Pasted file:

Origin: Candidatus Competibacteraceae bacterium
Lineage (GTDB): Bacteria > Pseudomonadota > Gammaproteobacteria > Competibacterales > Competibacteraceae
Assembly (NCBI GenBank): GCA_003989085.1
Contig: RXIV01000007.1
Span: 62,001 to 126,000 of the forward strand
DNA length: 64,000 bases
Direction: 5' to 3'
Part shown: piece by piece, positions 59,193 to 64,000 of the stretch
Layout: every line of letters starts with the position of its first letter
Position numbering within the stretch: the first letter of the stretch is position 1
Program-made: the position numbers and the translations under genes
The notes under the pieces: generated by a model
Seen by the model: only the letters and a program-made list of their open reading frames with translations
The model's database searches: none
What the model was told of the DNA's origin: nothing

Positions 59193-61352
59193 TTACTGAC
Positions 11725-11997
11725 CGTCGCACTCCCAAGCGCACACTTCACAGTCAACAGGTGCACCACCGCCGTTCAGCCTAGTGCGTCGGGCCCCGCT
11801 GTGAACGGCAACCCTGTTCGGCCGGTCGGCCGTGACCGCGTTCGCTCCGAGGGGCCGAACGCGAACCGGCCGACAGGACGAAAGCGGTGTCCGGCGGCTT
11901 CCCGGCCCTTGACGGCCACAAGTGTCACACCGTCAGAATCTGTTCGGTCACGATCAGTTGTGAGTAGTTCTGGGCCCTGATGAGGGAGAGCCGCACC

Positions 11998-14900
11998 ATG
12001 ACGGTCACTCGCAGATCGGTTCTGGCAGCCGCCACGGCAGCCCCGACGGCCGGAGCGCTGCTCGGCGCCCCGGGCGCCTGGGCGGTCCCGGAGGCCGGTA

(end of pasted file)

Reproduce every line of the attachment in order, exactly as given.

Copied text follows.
Origin: Candidatus Competibacteraceae bacterium
Lineage (GTDB): Bacteria > Pseudomonadota > Gammaproteobacteria > Competibacterales > Competibacteraceae
Assembly (NCBI GenBank): GCA_003989085.1
Contig: RXIV01000007.1
Span: 62,001 to 126,000 of the forward strand
DNA length: 64,000 bases
Direction: 5' to 3'
Part shown: piece by piece, positions 59,193 to 64,000 of the stretch
Layout: every line of letters starts with the position of its first letter
Position numbering within the stretch: the first letter of the stretch is position 1
Program-made: the position numbers and the translations under genes
The notes under the pieces: generated by a model
Seen by the model: only the letters and a program-made list of their open reading frames with translations
The model's database searches: none
What the model was told of the DNA's origin: nothing

Positions 59193-61352
59193 TTACTGAC
Positions 11725-11997
11725 CGTCGCACTCCCAAGCGCACACTTCACAGTCAACAGGTGCACCACCGCCGTTCAGCCTAGTGCGTCGGGCCCCGCT
11801 GTGAACGGCAACCCTGTTCGGCCGGTCGGCCGTGACCGCGTTCGCTCCGAGGGGCCGAACGCGAACCGGCCGACAGGACGAAAGCGGTGTCCGGCGGCTT
11901 CCCGGCCCTTGACGGCCACAAGTGTCACACCGTCAGAATCTGTTCGGTCACGATCAGTTGTGAGTAGTTCTGGGCCCTGATGAGGGAGAGCCGCACC

Positions 11998-14900
11998 ATG
12001 ACGGTCACTCGCAGATCGGTTCTGGCAGCCGCCACGGCAGCCCCGACGGCCGGAGCGCTGCTCGGCGCCCCGGGCGCCTGGGCGGTCCCGGAGGCCGGTA